In the case of an accident, workers’ compensation helps to ensure that your business is protected and your employees have the resources they need to recover. As a small business owner, you may sometimes use independent contractors to help you manage your workflow.

Whether workers’ compensation covers independent contractors depends on the specifics of your existing insurance policies and the agreements you have in place with your contractors and clients. We’ll cover how workers’ comp insurance works, why you might need it, and how it applies to independent contractors you work with.

What are independent contractors?

First, it’s important to understand the difference between an employee and an independent contractor. While businesses may not have to carry workers’ comp for contractors, you should take care not to misclassify your crew as contractors rather than employees. In general, independent contractors have the right to control what work they do and how they do it, while employees are subject to the control of an employer.

From the perspective of the IRS, your employees’ income and taxes are reported on W2 forms. Independent contractors’ incomes are reported on 1099 forms with no tax withholding. States also have their own laws to classify employees vs. independent contractors. Misclassifying an employee as an independent contractor is illegal. There have been cases where misclassification was intentional in order to avoid paying employee benefits. This is a serious violation and can result in hefty fines from the IRS.

How does workers’ comp protect independent contractors?

When you purchase a workers’ comp policy to cover your employees and independent contractors, it can help to cover expenses including:

  • Accidents and injuries – Say you’re a furniture installation professional who uses a crew to complete jobs. If one of your employees incurs an injury while working, workers’ comp helps cover their medical bills and costs.
  • Illness – Say you’re a debris removal professional who works with a large team. If a member becomes ill as a result of exposure to waste, workers’ comp would help cover the cost of their treatment.
  • Repetitive Stress Injury – Say you’re a translator who employs a real-time typing interpreter to work alongside you. If they develop carpal tunnel as a result of their work, workers’ comp could help cover their physical therapy.
  • Disability – In some cases, a chronic injury or illness could prevent an employee from working and lead to lost wages. Workers’ comp would help cover their losses.

Is workers’ comp for independent contractors required?

While most states require businesses to carry workers’ comp for their employees, most don’t require workers’ compensation for independent contractors. The specific rules governing workers’ comp vary by state. That said, workers’ comp may be included as part of an agreement or contract, even if your state doesn’t require you to have it.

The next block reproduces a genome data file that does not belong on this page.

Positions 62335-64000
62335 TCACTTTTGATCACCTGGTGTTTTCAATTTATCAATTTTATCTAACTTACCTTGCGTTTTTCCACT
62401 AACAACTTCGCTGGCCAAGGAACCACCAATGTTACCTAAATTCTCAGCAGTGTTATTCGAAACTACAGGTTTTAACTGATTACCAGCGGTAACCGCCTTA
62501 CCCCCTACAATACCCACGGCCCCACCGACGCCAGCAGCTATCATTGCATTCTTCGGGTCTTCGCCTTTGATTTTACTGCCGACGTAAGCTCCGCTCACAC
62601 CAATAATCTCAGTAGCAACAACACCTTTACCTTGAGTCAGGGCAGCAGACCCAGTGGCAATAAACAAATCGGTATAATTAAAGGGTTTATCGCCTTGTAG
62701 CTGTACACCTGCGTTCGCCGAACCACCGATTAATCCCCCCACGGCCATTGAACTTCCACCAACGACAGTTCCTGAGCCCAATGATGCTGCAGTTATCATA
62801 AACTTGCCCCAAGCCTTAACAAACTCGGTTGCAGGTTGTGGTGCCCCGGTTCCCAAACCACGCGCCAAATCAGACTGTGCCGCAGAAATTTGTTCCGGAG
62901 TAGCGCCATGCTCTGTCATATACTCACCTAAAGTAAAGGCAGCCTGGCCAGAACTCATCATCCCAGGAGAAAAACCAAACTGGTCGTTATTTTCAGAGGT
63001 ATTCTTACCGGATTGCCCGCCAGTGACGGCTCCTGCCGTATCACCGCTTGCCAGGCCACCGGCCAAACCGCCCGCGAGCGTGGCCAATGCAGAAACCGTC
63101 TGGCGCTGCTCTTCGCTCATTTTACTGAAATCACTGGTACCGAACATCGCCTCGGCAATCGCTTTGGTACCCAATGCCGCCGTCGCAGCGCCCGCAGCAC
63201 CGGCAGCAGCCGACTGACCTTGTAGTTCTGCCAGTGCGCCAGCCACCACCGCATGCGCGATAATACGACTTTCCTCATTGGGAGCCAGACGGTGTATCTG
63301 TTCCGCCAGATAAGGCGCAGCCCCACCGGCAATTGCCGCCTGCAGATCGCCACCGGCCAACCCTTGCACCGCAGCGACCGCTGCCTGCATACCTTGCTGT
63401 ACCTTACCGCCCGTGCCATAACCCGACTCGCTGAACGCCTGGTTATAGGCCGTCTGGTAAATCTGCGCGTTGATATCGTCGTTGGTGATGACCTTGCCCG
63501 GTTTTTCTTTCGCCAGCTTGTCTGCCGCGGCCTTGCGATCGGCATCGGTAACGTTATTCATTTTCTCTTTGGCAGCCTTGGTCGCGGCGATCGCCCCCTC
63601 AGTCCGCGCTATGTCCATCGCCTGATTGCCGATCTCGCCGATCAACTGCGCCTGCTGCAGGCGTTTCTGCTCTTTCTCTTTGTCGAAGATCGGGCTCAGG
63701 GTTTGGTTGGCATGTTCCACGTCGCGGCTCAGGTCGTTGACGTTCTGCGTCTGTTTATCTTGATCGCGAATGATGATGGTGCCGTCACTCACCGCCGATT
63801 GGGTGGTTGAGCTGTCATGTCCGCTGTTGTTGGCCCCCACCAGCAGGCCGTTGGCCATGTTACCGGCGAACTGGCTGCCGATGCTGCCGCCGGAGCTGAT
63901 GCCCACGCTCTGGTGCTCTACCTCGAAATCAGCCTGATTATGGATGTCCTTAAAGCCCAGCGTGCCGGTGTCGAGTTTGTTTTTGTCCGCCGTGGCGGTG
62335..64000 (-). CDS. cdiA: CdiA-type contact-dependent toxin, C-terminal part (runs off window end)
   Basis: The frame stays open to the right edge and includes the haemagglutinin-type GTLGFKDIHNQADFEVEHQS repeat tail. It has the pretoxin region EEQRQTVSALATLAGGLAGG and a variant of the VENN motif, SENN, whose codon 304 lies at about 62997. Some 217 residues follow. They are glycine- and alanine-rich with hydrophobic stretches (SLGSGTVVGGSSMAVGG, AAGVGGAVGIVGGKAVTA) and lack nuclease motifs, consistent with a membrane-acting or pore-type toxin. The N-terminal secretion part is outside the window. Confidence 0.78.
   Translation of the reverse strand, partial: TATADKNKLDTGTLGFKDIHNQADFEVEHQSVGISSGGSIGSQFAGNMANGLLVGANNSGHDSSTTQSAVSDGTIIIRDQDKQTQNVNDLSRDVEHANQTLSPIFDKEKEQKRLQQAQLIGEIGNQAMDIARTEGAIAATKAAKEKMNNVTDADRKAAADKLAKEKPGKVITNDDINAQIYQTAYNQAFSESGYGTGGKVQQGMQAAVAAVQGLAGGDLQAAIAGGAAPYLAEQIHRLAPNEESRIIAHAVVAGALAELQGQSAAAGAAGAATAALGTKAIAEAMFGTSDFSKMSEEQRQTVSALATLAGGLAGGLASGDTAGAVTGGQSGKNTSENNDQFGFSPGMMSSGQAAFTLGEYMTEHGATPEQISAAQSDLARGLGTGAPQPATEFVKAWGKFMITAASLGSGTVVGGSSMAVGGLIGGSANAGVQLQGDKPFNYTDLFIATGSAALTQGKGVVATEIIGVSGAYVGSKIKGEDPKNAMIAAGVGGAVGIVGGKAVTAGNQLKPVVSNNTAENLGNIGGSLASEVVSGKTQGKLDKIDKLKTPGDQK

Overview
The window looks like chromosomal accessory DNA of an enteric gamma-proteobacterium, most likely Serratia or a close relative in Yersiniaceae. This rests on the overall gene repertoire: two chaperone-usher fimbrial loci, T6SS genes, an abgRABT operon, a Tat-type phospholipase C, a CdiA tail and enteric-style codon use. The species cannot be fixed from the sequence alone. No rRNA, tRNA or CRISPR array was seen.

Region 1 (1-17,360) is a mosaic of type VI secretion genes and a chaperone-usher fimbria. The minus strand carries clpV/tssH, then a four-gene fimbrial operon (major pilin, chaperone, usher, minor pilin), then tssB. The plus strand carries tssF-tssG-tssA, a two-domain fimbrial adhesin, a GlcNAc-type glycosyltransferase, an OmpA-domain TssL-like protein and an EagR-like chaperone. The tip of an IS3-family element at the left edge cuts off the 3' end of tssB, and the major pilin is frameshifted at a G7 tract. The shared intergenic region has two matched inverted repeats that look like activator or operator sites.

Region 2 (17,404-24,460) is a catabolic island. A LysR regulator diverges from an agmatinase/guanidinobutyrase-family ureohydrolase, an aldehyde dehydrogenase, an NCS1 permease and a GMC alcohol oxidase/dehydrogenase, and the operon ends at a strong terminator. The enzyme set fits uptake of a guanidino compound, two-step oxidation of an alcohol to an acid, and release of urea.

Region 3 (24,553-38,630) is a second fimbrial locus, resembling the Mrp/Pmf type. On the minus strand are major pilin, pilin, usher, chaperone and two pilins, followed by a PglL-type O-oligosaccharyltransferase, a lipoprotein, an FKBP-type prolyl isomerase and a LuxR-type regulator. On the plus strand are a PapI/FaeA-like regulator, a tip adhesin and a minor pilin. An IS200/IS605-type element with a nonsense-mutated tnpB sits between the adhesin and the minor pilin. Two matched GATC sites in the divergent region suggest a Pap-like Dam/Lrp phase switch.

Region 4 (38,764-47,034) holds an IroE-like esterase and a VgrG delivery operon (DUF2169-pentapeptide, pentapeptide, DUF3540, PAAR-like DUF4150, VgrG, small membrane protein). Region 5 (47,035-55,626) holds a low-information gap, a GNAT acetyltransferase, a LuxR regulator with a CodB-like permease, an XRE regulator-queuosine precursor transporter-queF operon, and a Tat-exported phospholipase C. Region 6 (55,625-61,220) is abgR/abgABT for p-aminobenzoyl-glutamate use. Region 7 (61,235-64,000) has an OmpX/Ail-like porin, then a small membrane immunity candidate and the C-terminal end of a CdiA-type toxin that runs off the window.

Like sole proprietors, independent contractors can purchase their own workers’ comp if they want to. If you’re an independent contractor who is worried about workplace safety, you may choose to buy your own policy. This can help to ensure that you’re covered in the event of an accident or health issue while at work.

Will you face penalties for not covering independent contractors?

All states (except for Texas) require that large and mid-sized businesses cover their employees. But the rules are different for independent contractors. While specific rules vary by state, there’s generally no penalty for not carrying workers’ comp for any independent contractors you work with. There’s also no penalty for sole proprietors or contractors who choose not to purchase workers’ comp for themselves.

That said, there are some circumstances when you might want to take out a workers’ compensation policy. When it comes to protecting your business—and the crew you work with—it’s better to be safe than sorry. That’s one reason why you may want to provide workers’ comp to employees and independent contractors, even if it’s not legally required.

Do sole proprietors need workers’ comp?

In most cases, sole proprietors aren’t required to purchase workers’ comp for themselves. However, sole proprietors may choose to purchase workers’ comp coverage. After all, there are some scenarios in which you know you’re not an employee, and you also know that there’s a chance of workplace injury.

Even if you have health insurance, that doesn’t mean it can cover all the costs related to an accident at work, especially when it comes to lost wages. That’s why independent contractor workers’ compensation is a smart thing to invest in.

Do 1099 employees need workers’ comp?

Like sole proprietors and independent contractors, 1099 employees aren’t required to purchase workers’ comp, but they may want to consider purchasing a policy for themselves. A “1099 employee” is actually something of a misnomer, since independent contractors, and not employees, receive 1099 forms.

Protect yourself and your employees

At Thimble, we want to take the worry of insurance off your plate so you can focus on what matters—your business. Workers’ compensation insurance can help to protect both your business and the people you work with. If you’re an independent contractor, you might want to consider taking out your own workers’ comp policy in addition to your health insurance.

With Thimble, you can easily click “Get a Quote” here or on the app and answer a few basic questions about your business to get a quote in minutes. We want you to take employee safety as seriously as the quality of your work.